I must admit that the Euro held together longer than I thought it would. I predicted it would not survive past March, but one more attempt to deliver the flaming cheese of austerity to Greece’s table was made. The traditional cries of “Opa!” were decidedly muted. Two months later, after refusing to take a single bite, Greece is waving for the waiter to take it back.
Greece had elections a week ago, but they still can’t form a government. Over half of the cops in Greece reportedly voted for the neo-Nazi “Golden Dawn” party, which is not a sign of optimism or good cheer. The two major Greek parties, right-of-left-of-center New Democracy and left-of-left-of-center PASOK, pulled in their lowest share of the vote in nearly forty years, a sobering vote of “no confidence” in the dysfunctional Greek political system… which is now being replaced by something even less functional.
“Shares, oil, and the euro were all sold heavily on Monday in anticipation that anti-austerity parties would garner support in a second Greek election likely to be held next month,” the UK Guardian reports, “bringing the row between Greece and its European creditors to a climax.” Uncertainty over the fate of the Euro has been depressing economic growth across the continent, with economists on the verge of declaring the Eurozone has slipped into a double-dip recession.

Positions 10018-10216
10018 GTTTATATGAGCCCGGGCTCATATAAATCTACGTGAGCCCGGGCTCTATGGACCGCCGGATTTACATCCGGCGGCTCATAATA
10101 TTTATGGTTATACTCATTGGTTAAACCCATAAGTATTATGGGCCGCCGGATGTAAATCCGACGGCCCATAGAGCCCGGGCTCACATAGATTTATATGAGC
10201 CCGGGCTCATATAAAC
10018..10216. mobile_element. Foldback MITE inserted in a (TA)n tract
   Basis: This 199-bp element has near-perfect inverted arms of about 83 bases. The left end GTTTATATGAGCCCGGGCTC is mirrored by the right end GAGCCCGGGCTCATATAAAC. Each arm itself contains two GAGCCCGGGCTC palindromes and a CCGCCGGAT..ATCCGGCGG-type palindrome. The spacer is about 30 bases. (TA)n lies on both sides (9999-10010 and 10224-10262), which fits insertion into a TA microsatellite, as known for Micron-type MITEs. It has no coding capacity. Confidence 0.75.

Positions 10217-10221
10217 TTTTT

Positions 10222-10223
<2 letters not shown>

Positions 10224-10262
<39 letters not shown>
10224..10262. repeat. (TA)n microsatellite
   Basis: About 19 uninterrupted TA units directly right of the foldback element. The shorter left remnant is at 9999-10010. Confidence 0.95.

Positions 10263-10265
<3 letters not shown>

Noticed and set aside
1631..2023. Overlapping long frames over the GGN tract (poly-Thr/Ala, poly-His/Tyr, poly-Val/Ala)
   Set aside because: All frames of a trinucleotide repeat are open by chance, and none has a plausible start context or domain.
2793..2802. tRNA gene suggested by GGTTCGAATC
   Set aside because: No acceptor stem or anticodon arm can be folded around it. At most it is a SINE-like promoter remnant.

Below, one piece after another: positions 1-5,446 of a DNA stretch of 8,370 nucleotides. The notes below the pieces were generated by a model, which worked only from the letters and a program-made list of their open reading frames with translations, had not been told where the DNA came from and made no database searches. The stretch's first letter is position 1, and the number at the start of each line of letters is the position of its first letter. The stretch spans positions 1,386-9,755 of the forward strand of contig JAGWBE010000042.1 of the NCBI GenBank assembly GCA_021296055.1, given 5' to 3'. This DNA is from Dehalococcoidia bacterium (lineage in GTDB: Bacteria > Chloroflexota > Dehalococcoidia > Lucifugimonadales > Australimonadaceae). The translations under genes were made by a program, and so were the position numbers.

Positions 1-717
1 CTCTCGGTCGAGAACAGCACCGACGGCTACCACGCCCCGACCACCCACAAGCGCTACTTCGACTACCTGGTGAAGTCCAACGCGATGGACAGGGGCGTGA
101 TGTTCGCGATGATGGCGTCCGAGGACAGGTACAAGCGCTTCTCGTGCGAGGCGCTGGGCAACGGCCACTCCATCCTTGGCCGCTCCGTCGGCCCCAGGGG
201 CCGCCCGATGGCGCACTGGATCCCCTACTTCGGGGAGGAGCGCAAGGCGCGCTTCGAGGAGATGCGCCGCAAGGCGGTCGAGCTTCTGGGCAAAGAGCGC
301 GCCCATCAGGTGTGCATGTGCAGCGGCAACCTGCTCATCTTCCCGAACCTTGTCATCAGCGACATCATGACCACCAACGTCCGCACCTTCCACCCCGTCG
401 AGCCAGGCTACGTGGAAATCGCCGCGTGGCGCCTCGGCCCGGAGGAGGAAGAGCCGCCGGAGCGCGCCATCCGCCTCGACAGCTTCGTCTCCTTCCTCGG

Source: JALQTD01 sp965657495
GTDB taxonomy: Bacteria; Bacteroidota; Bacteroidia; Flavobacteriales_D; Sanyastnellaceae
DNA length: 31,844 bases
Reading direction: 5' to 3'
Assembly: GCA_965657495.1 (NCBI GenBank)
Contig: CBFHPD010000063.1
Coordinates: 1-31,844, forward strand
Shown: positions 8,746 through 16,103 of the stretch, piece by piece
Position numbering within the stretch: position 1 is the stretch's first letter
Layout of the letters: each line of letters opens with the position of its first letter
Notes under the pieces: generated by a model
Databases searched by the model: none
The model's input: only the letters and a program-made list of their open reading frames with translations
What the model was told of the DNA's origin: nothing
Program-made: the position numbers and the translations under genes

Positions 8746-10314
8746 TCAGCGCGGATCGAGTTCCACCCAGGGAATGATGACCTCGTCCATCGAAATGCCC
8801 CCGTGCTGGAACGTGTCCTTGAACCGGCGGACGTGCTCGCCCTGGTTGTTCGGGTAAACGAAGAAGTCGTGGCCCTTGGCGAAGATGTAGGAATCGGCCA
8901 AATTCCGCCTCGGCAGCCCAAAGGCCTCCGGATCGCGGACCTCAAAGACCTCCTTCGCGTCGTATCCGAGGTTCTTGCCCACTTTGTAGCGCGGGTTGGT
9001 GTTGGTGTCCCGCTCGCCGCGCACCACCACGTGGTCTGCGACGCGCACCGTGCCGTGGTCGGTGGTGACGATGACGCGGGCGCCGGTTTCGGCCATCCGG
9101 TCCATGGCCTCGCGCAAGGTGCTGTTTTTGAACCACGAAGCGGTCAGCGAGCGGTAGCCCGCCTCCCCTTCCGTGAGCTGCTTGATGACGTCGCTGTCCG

There are once again fears that the Greek “contagion” will overwhelm the weak financial immune systems of countries like Spain, Italy, and Portugal. Italy’s banks just got hit with another round of credit downgrades, a fate the banks of Spain are scrambling to avoid. Calls to cut Greece loose before the contagion spreads are growing. Spain, in particular, blames Greek political turbulence for roiling its markets.
Although polls suggest the majority of Greeks want to remain in the European Union, their electoral chaos is widely seen as an attempt to “call the EU’s bluff” on its refusal to extend more bailouts. This obliges the EU to talk even tougher, including open preparations for the departure of Greece from the Euro, in order to convince Greek voters they are not bluffing. Greek voters respond with greater anger and resentment towards Brussels (and, since they know who’s calling the shots on those austerity rules, Berlin.) Knuckles are turning white on the edges of the negotiation tables.
A Polish banker quoted by the Guardian, Zbigniew Jagiello, “predicted Europe was hurtling towards its Lehman moment,” a reference to Lehman Brothers, whose collapse touched off the global financial crisis of 2008. Jagiello elaborated to the Wall Street Journal that open discussion of booting Greece out of the Euro can now be heard at official meetings, while fearful muttering about Portugal has commenced:
“Those are relatively small countries, but two large economies will follow. The scale of real-estate problems in the Spanish economy is as big as in Ireland several years ago. Ireland was saved, but it’s much smaller than Spain, so there’s a risk that Spain may not handle the problem,” he said, adding that Italy is facing stagnation and that France’s recent presidential election adds to the uncertainties.